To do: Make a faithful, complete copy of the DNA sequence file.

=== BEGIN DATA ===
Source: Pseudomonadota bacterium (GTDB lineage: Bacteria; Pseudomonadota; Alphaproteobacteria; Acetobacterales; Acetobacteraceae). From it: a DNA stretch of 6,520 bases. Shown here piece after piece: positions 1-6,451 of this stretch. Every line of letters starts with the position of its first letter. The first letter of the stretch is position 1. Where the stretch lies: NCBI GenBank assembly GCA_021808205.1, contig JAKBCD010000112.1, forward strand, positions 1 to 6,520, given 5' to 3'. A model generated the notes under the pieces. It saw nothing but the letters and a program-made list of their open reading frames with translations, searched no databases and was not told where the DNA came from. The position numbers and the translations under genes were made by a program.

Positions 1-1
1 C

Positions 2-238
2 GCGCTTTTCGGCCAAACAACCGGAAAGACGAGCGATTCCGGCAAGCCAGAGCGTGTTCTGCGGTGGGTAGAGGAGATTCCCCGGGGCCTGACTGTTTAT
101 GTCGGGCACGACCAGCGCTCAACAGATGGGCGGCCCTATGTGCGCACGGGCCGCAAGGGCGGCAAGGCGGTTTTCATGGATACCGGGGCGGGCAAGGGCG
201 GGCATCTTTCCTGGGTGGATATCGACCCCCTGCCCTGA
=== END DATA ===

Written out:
Source: Pseudomonadota bacterium (GTDB lineage: Bacteria; Pseudomonadota; Alphaproteobacteria; Acetobacterales; Acetobacteraceae). From it: a DNA stretch of 6,520 bases. Shown here piece after piece: positions 1-6,451 of this stretch. Every line of letters starts with the position of its first letter. The first letter of the stretch is position 1. Where the stretch lies: NCBI GenBank assembly GCA_021808205.1, contig JAKBCD010000112.1, forward strand, positions 1 to 6,520, given 5' to 3'. A model generated the notes under the pieces. It saw nothing but the letters and a program-made list of their open reading frames with translations, searched no databases and was not told where the DNA came from. The position numbers and the translations under genes were made by a program.

Positions 1-1
1 C

Positions 2-238
2 GCGCTTTTCGGCCAAACAACCGGAAAGACGAGCGATTCCGGCAAGCCAGAGCGTGTTCTGCGGTGGGTAGAGGAGATTCCCCGGGGCCTGACTGTTTAT
101 GTCGGGCACGACCAGCGCTCAACAGATGGGCGGCCCTATGTGCGCACGGGCCGCAAGGGCGGCAAGGCGGTTTTCATGGATACCGGGGCGGGCAAGGGCG
201 GGCATCTTTCCTGGGTGGATATCGACCCCCTGCCCTGA